Find Paper, Faster
Example:10.1021/acsami.1c06204 or Chem. Rev., 2007, 107, 2411-2502
Apolipoprotein B is a novel marker for early tau pathology in Alzheimer's disease.
Alzheimer's & Dementia  (IF21.566),  Pub Date : 2021-09-29, DOI: 10.1002/alz.12442
Cynthia Picard,Nathalie Nilsson,Anne Labonté,Daniel Auld,Pedro Rosa-Neto,,Nicholas J Ashton,Henrik Zetterberg,Kaj Blennow,John C B Breitner,Sylvia Villeneuve,Judes Poirier,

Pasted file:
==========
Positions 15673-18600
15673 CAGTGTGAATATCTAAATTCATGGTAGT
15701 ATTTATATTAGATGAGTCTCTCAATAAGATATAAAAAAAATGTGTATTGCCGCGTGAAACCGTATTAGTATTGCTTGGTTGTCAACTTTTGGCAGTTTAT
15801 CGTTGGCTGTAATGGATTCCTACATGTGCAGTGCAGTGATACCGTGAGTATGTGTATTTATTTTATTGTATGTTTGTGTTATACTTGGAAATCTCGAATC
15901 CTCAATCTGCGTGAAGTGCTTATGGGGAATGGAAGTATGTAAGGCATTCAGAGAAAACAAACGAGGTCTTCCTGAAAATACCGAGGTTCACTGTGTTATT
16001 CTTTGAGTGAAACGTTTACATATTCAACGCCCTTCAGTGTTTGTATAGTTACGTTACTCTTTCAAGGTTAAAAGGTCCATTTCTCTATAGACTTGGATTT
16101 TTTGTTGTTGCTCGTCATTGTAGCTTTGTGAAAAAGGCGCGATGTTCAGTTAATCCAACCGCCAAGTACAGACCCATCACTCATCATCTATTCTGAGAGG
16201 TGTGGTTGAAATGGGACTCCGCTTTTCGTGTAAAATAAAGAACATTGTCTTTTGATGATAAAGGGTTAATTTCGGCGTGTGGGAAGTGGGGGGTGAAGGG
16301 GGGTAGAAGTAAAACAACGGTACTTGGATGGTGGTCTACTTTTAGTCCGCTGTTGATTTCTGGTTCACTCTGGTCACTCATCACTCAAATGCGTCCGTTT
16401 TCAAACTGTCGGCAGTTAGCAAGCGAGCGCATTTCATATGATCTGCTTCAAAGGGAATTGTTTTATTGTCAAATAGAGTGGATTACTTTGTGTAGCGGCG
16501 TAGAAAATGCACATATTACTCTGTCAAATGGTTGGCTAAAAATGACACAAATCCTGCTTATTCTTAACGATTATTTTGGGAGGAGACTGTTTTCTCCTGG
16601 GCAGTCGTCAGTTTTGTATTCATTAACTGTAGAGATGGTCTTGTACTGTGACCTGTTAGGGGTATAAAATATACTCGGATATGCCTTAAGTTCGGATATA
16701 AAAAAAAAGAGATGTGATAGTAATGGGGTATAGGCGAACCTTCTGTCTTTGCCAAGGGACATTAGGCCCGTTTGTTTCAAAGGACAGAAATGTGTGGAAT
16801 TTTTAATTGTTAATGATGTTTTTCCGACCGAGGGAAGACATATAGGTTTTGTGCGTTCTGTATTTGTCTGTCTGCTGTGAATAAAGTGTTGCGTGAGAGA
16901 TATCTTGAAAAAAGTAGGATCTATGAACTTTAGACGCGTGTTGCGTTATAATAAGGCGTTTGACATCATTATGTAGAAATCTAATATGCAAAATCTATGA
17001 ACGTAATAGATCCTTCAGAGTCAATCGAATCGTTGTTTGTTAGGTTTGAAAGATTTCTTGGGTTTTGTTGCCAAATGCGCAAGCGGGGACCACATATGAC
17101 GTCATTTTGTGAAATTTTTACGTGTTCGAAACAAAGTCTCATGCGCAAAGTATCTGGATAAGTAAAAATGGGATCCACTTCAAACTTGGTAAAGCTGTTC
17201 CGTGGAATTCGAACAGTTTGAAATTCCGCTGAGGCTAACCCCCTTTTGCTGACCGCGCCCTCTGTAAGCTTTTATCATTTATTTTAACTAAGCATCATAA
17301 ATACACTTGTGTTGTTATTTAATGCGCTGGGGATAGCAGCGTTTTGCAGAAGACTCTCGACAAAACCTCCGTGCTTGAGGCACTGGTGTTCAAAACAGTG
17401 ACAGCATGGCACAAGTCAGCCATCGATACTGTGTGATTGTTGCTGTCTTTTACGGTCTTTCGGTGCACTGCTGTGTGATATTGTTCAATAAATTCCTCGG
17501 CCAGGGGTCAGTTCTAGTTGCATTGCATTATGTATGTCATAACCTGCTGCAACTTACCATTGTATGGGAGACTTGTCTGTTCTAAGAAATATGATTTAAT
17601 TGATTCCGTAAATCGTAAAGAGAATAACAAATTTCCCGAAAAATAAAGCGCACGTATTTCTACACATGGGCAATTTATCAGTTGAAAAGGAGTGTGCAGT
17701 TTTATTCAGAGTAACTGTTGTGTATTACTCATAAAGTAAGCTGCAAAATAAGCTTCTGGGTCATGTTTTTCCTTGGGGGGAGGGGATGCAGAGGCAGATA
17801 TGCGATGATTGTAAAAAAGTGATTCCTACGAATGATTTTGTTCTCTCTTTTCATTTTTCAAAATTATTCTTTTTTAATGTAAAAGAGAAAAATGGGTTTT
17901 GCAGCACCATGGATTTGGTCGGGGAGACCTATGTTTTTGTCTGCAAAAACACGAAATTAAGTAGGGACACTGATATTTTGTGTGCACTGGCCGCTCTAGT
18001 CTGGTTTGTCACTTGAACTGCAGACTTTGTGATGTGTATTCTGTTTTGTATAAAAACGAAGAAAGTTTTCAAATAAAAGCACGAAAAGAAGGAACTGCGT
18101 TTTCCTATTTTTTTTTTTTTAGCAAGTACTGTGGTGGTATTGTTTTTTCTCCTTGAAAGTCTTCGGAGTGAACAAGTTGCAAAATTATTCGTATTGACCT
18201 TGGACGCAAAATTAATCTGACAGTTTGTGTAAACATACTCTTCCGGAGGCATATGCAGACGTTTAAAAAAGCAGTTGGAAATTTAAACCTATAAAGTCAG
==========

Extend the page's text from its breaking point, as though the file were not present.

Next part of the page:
INTRODUCTION We examine the role of brain apolipoprotein B (apoB) as a putative marker of early tau pathology and cognitive decline. METHODS Cerebrospinal fluid (CSF) samples from cognitively normal and Alzheimer's disease (AD) participants were collected to measure protein levels of apoB and AD biomarkers amyloid beta (Aβ), t-tau and p-tau, as well as synaptic markers GAP43, SYNAPTOTAGMIN-1, synaptosome associated protein 25 (SNAP-25), and NEUROGRANIN. CSF apoB levels were contrasted with positron emission tomography (PET) scan measures of Aβ (18F-NAV4694) and Tau (flortaucipir) along with cognitive assessment alterations over 6 to 8 years. RESULTS CSF apoB levels were elevated in AD participants and correlated with t-tau, p-tau, and the four synaptic markers in pre-symptomatic individuals. In the latter, CSF apoB levels correlated with PET flortaucipir-binding in entorhinal, parahippocampal, and fusiform regions. Baseline CSF apoB levels were associated with longitudinal visuospatial cognitive decline. DISCUSSION CSF apoB markedly associates with early tau dysregulation in asymptomatic subjects and identifies at-risk individuals predisposed to develop visuospatial cognitive decline over time.